Freddie Mac losses $151 million… even after admittedly fudging its books
Capitol Hill “worried about the failure” of Freddie and Fannie… a few startling stats not to be overlooked
Dollar inches down… Paul Volcker on the event that could bring us “back to the ’70s, or worse”
Bloated farm bill squeezes through Congress… Kevin Kerr with the infamous bill’s biggest winners
Water crisis worsens… cities nationwide institute “toilet to tap” purification plans
Plus, the world’s quickest murder trial as witnessed by your 5 Min. editor
Freddie Mac, the nation’s second largest mortgage enabler, posted a $151 million loss yesterday. But it could have been a lot worse. Thankfully, their accounting department is deft with their calculators… and loose with the regulations.
Freddie accountants dusted off Financial Accounting Standard 157… which allows companies to estimate the value of holdings that aren’t traded. Freddie, conveniently, has $157 billion of such assets, 23% of all their total holdings.
“Coming up short? No problem. Let’s see… hmmn… ah yes… just change the way we value this little things over here… what are they called? Ah yes, mortgage-backed securities.” Click, click, tap, tap… faint whirring sound… “And there it is.”
FAS 157 saved Freddie $1.3 billion last quarter, company officials said yesterday.
Freddie’s number crunchers also extended the period in which they’re obligated to write down past-due mortgages. They used to write them down at 120 days past due… now, they don’t.
Voila… another billion in losses saved. This accounting stuff is easy.
Wall Street loved the charade. FRE jumped 9% on the “earnings”… er, loss… statement.
“I worry about the failure of [Fannie Mae and Freddie Mac],” an unusually glib Sen. Richard Shelby of the Senate Banking Committee told the Financial Times yesterday. Both Fannie and Freddie are “thinly capitalized, highly leveraged and pose a systemic risk to taxpayers.”
That’s putting it lightly. We’ve mentioned these stats before, but they bear repeating:
Fannie Mae and Freddie Mac hold more than 80% of all U.S. home loans. Those loans are leveraged over 60-to-1. At the end of 2007, the two firms together held $83 billion in cash reserves, but over $5 trillion in debt and mortgages.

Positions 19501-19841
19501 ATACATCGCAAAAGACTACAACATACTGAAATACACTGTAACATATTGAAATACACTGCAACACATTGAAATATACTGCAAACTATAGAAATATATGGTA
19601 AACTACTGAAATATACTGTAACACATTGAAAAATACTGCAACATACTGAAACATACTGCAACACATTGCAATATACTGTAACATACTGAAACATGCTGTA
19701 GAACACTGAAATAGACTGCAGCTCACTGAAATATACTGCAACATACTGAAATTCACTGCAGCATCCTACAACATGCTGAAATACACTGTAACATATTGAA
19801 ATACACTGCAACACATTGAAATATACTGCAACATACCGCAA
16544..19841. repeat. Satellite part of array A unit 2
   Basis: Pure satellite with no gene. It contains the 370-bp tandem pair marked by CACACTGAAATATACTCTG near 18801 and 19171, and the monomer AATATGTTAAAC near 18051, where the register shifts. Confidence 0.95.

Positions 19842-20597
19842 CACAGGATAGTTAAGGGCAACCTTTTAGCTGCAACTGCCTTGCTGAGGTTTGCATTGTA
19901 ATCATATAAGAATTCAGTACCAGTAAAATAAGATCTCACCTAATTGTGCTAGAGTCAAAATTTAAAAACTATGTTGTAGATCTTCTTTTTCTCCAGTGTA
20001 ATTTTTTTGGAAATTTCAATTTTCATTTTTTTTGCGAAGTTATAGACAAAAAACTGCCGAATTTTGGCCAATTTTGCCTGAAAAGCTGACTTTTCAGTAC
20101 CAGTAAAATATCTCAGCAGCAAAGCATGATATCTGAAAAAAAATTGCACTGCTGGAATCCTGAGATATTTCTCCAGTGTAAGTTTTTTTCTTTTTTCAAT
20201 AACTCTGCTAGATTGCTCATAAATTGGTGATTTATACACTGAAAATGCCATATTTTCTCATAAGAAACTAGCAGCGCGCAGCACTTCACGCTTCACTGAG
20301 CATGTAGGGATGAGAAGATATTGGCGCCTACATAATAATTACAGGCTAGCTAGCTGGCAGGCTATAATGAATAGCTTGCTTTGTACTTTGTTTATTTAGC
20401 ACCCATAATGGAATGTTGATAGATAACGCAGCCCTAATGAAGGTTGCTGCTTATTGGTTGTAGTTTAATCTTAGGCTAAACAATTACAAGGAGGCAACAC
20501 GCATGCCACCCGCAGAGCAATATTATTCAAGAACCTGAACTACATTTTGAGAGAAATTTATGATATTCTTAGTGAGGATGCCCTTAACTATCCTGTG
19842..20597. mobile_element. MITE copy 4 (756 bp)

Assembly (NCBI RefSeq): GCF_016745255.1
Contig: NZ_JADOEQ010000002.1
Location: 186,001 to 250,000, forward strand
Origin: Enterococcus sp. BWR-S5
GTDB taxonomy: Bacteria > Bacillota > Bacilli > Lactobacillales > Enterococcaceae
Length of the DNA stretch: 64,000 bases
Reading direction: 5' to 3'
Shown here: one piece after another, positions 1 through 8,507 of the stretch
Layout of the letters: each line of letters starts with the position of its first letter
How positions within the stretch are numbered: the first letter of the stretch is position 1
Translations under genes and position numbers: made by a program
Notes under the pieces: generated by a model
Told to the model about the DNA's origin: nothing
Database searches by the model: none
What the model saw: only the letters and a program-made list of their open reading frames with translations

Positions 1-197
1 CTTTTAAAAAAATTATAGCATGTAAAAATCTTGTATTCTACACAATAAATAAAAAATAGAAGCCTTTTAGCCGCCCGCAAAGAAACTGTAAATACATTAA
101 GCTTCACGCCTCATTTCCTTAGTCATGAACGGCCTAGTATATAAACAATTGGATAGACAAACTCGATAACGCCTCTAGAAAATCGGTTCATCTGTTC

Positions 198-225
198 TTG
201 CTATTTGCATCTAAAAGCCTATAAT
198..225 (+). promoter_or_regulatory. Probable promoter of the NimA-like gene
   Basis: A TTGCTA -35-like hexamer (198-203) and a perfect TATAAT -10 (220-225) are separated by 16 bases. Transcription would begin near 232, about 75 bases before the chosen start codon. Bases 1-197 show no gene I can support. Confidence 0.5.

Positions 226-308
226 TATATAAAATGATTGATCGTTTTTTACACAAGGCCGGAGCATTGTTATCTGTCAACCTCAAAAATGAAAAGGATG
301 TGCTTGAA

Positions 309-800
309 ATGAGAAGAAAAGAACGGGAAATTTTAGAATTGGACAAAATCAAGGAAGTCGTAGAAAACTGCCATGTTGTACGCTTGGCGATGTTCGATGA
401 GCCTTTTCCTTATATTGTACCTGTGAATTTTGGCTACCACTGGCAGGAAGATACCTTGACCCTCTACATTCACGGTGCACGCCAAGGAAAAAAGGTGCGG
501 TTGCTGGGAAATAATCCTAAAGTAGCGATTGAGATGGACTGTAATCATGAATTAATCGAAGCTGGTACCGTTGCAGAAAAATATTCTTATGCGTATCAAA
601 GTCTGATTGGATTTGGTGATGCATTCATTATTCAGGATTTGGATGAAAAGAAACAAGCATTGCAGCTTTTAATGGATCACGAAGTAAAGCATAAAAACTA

The U.K. bank Barclays added its own level of concern to the pile today. It announced a $3.2 billion write-down and hinted that it may soon need to raise emergency capital. No one really seemed to notice, though.
Stocks, overall, inched up yesterday on the “better-than-expected” CPI report. Despite the fastest increase in food prices in 18 years and record high gas prices (see below), the Commerce Department says inflation at the consumer level actually dropped a skosh last month. The Dow and S&P 500 responded by gaining about 0.5%. The Nasdaq broke even.
After a small rally of its own yesterday, the dollar is back down this morning. Looking over the last few weeks, the dollar index is affixed to 73. The euro edged up a cent, to $1.55. The pound and yen weakened, to $1.94 and 104, respectively.
“If we lose confidence,” Paul Volcker warned yesterday in testimony before Congress, “in the ability and willingness of the Federal Reserve to deal with inflationary pressures and to sustain underlying confidence in the U.S. dollar, we’ll be in real trouble.” The former Fed chairman reminded the men and women on the Hill that a stronger dollar is the “linchpin” for global economies and markets.
Volcker went on to say that he sees “some resemblance” between today and the days of double-digit inflation in the 1970s. Should the Fed’s grip on inflation slip, we’ll be “back in the ’70s, or worse.”
No matter, the House had other things on its mind. Like the $290 billion farm bill it passed without so much as cracking its cover.